"There are Fortune 500 Companies that would kill for the marketing advantage the American Fire Service has, and that's mainly due to the fact that the public trusts us."
The potential inherent in this excerpt from the preface of Rick Lasky's book, Pride and Ownership, paints a picture that could be a marketer's dream. But it is only potential until it yields results. There is no single more potentially effective marketing mechanism today for the fire service and the companies it represents, than the Firefighter Combat Challenge. The only reason I use the term "potential" is because it can be so great and it can affect our entire country - all for the good.
Get ready folks: it's on its way; and you heard it here. An article in the Wall Street Journal "Grace Under Fire" by Mark Yost, just a few weeks ago, called it "the Olympics of Fire Fighting." It is far more than that. It will become the gold standard of marketing for the fire service - not just for commercial marketing, but for positive behavior change in our society. It can be that powerful.
About 15 years ago, as fire commissioner in Woodinville, WA, I had the good fortune to meet Dr. Paul Davis, the CEO, of On-Target Communications. We have been friends and colleagues ever since. I first met Paul when he was sleeping in firehouses to save money as he traveled the country, building his enterprise. I remember how excited we both became the evening we met. Here was a man who understood the strength of the marketing effectiveness inherent in the fire service.
Paul has grown the "property" of the FFCC to be one of the most effective marketing mechanisms the fire service has as a platform to show our own society, and the world who we are. He has figured out how to connect at the community level directly with the firefighter. So he continues to build his own following with the firefighters while he helps Scott and the other sponsors build their brands "at the point of sale."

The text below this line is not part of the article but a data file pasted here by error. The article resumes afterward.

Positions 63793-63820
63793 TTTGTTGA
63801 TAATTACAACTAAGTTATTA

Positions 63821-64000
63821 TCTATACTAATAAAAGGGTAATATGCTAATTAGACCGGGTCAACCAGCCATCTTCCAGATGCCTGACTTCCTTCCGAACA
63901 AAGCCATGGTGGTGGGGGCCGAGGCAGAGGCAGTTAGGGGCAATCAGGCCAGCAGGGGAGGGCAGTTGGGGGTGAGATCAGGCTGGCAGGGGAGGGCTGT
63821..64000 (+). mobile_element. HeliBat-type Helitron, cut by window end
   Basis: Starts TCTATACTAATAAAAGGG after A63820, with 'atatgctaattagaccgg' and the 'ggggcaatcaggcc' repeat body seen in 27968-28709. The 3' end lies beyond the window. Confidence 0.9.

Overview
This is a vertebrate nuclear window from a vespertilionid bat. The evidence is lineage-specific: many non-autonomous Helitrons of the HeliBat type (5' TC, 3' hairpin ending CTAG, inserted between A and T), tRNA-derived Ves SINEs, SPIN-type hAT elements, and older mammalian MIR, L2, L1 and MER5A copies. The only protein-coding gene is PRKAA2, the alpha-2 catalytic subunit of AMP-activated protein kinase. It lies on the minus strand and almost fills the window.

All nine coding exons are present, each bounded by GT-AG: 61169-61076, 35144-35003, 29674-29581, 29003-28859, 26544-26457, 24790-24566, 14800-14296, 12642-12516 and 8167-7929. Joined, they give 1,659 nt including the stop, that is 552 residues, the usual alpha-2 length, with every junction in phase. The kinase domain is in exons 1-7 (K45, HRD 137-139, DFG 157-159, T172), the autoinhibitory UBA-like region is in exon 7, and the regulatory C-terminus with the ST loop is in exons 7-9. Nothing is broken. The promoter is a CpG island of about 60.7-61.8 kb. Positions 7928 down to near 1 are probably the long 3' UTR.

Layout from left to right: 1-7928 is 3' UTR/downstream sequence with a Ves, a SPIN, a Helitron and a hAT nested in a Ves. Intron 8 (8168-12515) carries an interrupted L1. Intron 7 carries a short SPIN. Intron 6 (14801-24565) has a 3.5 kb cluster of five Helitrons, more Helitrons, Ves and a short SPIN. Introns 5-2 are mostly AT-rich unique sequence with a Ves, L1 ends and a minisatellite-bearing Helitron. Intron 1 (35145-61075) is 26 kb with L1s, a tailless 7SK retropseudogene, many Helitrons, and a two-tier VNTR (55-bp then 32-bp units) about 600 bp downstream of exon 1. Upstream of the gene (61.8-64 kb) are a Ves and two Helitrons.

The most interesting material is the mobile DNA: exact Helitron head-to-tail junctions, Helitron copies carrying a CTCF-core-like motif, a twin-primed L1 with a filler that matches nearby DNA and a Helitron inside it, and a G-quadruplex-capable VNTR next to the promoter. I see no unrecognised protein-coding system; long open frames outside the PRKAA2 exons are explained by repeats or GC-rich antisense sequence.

Paul continues to learn and employ new ways to make the FFCC even more effective. He has honed it into a significant marketing instrument, not only for the benefit of Scott and the other companies that participate, but for the entire fire service. You may think I am speaking in hyperbole to make a point. Not so. When one takes the time to dig into each aspect and plank of the FFCC's structure, the potential it represents rivals any sophisticated and effective sponsorship today. The Combat Challenge delivers for Scott, the firefighters who participate in it and for the fire service.
The Efficacy Of Experiential, Interactive Sponsorship:
One of the most difficult challenges facing any organization or company today is the ability to communicate a message effectively. What does effective mean? It means that the target demographic audience understands, retains, discuses and, perhaps, acts on that message. Each day, this goal becomes more challenging because of the proliferation of messages, the masses of available information and the instantaneous access world-wide to this information.
Consider that in the United States alone, according to the National Advertising Association, the average American receives approximately 4,000 commercial messages daily. Nobody could even begin to act on this quantity of messages even if the person were interested. The efficacy of television advertising diminishes as the proliferation of information outlets increases. The attention span of the average citizen and consumer continue to diminish as so many messages vie for attention. And the web is not the only solution to this problem because of the multiplicity of those messages. There is no single answer. The other key issue is one of relevancy. What does this product mean to me, my department and how can it contribute to the safety of our firefighters, and the citizens we protect economically?
The Effectiveness Of The Combat Challenge